For the majority of applications, corrugated metal pipe (CMP) is the “go to” material for subsurface infiltration. This in turn, leads to a lot of design questions. Below is a list of six questions and answers we received from a recent webinar on designing CMP detention systems.
The goal of any CMP detention system should be to maximize the vertical space available to minimize the overall footprint, to reduce material, excavation, and backfill costs. To do this we recommend using the largest diameter pipe possible.
It’s never surprising to see some type of fabric or geotextile called-out around an underground detention or infiltration system. The note is common across civil plans everywhere, but how is a geotextile selected as applicable for the particular underground system the detail was so aptly created? The answer to that question starts with one step back – why we even use filter fabric.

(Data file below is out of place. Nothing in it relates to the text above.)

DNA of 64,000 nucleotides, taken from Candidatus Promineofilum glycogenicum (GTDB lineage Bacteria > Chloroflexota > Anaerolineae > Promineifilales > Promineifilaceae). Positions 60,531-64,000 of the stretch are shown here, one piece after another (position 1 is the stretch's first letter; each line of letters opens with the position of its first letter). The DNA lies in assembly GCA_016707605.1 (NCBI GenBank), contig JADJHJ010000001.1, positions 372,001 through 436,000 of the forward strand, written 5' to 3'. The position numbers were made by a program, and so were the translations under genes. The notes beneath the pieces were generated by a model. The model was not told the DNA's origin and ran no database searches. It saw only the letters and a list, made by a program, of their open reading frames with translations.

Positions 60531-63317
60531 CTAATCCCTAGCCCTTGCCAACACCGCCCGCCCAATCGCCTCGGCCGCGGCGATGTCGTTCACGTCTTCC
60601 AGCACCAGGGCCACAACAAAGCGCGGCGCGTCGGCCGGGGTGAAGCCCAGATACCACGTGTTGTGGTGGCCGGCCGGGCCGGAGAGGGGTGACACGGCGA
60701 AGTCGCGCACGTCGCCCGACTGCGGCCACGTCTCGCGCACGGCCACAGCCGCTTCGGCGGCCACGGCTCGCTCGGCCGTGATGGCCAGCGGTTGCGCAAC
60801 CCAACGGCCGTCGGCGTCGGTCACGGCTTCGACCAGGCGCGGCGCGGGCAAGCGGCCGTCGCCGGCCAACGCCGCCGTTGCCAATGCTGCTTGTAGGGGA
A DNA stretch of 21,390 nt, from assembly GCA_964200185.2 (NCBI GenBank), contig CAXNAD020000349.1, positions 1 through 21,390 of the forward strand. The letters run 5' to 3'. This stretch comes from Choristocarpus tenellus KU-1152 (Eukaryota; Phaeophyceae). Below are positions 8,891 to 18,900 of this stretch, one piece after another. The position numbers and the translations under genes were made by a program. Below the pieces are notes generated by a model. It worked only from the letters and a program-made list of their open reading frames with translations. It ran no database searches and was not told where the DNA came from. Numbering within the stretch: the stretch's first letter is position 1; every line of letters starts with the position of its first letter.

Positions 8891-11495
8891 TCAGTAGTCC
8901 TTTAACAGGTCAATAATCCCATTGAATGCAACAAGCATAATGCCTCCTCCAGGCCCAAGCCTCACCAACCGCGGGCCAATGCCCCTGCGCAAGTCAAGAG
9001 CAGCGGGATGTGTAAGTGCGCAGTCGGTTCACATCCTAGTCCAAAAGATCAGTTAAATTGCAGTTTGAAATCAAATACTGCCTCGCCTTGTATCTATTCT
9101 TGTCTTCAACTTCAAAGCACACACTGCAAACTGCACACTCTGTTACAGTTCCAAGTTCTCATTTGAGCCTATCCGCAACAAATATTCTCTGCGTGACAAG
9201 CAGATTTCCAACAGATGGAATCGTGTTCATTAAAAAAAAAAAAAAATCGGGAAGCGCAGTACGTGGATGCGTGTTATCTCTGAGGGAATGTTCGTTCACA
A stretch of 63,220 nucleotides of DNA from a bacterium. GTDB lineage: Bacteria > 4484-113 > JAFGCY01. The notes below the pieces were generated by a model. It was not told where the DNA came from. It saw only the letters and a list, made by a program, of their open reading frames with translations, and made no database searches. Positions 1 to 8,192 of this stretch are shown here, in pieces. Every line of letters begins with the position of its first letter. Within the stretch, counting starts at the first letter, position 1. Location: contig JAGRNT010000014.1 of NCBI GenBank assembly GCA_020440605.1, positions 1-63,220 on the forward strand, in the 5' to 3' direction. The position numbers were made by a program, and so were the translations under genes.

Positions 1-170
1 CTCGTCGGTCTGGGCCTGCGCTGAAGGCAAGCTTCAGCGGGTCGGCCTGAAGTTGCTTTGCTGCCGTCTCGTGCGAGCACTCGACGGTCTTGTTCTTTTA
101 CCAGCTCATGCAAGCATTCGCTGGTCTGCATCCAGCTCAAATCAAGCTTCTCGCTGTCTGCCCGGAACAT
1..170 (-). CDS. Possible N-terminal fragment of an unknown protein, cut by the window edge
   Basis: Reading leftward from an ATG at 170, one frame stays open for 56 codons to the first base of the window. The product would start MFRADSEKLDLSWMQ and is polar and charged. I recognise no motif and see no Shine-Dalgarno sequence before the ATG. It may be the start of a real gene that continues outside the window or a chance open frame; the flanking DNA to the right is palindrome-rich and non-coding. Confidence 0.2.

As bioretention becomes more popular, many types of designs are being deployed throughout the U.S. Though relatively simple in concept, many are finding that the devil is in the details with respect to maintenance and performance. These issues are driving newer designs and improving criteria for use. Over my next few posts, I will be sharing some of the experiences and lessons learned with bioretention design.
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